With municipal elections around the corner, and with many important issues facing local governments in the Cowichan Valley, one would think we’d do our best to ensure the best candidates toss their hats into the ring.
Valley residents are facing an upcoming vote on amalgamation between the City of Duncan and the Municipality of North Cowichan.
We are also dealing with a growing and deadly opioid crisis, a housing crisis that has seen the numbers of homeless people in the Valley skyrocket and climate change that is forcing us to take a serious look at our water resources, to name just a few of the issues facing local governments at this time.
Yet senior levels of government make it harder and harder for quality municipal candidates to want to get involved and take on the many responsibilities that are required of local municipal councillors and directors.
There seems to be a belief out there that council members and regional directors in the Cowichan Valley are making enough to live the rest of their lives in luxury on the taxpayers’ dime, but the facts don’t bear that out.
Financial records from 2016 show that councillors in North Cowichan made $21,865 in base salary and benefits, while the mayor made $59,869.
In the City of Duncan, councillors made $13,385 in salaries and benefits in 2016 while the mayor made $23,891, and in the Cowichan Valley Regional District, the base pay and benefits for directors that represent electoral areas totalled $30,984.
These are not salaries to plan a retirement on the French Riviera.
Now the federal government is looking to peel back a decades-old tax break for local elected officials.
As part of the federal government’s budget in 2017, elected members in Canada’s municipalities will soon be required to pay taxes for the first time on the approximately 30 per cent of their salaries that had been tax exempt.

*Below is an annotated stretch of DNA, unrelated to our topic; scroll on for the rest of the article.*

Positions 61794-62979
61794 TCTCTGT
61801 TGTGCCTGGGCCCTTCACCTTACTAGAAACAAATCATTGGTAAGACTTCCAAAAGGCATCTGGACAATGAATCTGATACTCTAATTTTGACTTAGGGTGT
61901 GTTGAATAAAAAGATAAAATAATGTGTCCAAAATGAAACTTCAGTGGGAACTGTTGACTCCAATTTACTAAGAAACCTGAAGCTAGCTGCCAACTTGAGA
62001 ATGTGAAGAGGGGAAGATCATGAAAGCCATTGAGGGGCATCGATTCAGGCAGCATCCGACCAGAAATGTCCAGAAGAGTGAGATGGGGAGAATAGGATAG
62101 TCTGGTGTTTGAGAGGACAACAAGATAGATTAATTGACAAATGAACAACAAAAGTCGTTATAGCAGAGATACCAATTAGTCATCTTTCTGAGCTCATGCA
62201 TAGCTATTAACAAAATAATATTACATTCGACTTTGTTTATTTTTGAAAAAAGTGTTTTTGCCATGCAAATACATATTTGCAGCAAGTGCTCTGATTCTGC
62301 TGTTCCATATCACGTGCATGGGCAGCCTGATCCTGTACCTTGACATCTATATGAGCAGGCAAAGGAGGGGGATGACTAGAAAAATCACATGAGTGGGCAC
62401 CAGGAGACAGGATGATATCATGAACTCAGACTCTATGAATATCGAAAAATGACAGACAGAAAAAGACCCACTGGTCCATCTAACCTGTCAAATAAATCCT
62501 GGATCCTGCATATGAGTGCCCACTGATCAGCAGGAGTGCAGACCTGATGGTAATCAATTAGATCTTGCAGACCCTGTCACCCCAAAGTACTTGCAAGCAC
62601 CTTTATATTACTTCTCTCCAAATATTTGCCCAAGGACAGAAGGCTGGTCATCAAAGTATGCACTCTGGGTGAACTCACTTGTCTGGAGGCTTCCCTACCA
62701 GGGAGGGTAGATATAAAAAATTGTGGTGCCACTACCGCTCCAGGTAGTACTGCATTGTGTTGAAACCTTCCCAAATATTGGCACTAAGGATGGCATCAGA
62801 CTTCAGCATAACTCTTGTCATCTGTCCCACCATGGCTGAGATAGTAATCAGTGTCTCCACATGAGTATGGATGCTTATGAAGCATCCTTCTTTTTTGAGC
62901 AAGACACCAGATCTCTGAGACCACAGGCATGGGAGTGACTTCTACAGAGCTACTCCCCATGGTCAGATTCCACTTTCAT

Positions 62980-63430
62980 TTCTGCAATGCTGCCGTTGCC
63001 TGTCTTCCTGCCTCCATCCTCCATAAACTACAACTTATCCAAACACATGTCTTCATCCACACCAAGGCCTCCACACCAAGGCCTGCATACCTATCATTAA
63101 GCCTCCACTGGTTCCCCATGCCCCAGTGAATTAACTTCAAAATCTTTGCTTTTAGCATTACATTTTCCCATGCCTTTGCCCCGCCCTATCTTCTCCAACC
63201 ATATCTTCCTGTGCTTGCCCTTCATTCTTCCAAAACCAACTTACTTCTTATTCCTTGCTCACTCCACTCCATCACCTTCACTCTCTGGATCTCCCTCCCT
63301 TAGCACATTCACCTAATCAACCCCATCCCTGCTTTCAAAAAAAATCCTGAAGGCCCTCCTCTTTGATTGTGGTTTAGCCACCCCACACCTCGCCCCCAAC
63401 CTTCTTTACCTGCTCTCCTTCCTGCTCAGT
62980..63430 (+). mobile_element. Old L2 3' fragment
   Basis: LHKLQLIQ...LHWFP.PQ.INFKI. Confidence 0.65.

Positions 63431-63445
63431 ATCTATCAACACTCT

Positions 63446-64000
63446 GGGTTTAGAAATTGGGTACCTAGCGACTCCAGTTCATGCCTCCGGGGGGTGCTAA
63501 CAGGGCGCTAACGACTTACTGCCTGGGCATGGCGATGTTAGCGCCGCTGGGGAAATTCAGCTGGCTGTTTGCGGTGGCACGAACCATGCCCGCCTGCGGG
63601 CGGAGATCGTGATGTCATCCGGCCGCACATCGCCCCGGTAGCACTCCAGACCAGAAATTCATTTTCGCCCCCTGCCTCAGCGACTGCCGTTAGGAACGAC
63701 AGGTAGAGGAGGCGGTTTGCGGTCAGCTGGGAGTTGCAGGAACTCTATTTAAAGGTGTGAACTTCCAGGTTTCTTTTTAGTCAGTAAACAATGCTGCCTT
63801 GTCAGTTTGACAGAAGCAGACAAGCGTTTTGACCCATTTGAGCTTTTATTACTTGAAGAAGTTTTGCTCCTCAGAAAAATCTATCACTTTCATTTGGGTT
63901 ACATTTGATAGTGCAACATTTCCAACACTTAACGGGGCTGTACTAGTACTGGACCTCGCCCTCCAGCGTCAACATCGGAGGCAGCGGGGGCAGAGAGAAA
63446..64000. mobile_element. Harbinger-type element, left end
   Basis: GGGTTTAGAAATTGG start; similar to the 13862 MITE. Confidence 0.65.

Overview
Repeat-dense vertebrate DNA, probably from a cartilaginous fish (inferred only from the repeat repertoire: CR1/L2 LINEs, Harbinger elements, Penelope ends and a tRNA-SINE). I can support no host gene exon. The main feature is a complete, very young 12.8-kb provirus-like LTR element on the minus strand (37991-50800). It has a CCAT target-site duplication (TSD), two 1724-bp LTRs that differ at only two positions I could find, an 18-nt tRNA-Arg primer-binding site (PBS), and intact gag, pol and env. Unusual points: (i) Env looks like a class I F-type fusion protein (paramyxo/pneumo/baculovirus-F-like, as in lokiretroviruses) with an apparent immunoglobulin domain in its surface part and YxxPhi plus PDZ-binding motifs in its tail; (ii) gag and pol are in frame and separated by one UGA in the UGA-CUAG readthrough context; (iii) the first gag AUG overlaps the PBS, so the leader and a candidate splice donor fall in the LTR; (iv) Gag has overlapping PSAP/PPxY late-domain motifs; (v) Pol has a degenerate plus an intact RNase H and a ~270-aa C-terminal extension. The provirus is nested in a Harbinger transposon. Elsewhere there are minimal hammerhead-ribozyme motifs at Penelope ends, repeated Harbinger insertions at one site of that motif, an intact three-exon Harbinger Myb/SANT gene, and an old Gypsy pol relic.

The tax break was meant to cover the many expenses related to a municipal councillor’s work, including travel costs to attend meetings, office supplies and cell phones, by making a segment of their pay non-taxable.
This will end at the beginning of 2019.
Council members and regional directors generally spend much more than 40 hours a week doing their jobs and representing their constituents as best they can.
They are regularly given hundreds of pages of staff reports and recommendations on any number of municipal projects and priorities and are required to digest all this information as quickly as possible so they can give their thoughts and opinions on them.
They attend countless municipal meetings, as well as meetings in the community, in their ongoing efforts to keep in touch with the public and ensure them their elected officials are listening and prepared to act on their behalf.
If you do the math, many of our elected representatives at the local level make about minimum wage for the long hours they put in, and some make even less.
So to see these people’s pay cut even further at the whim of the federal government (whose members make much more than local politicians) is not only an insult to these local representatives, it threatens the role of local government itself.
We need good and trustworthy people to lead locally, and offering them a pittance for their efforts will not attract the people we need.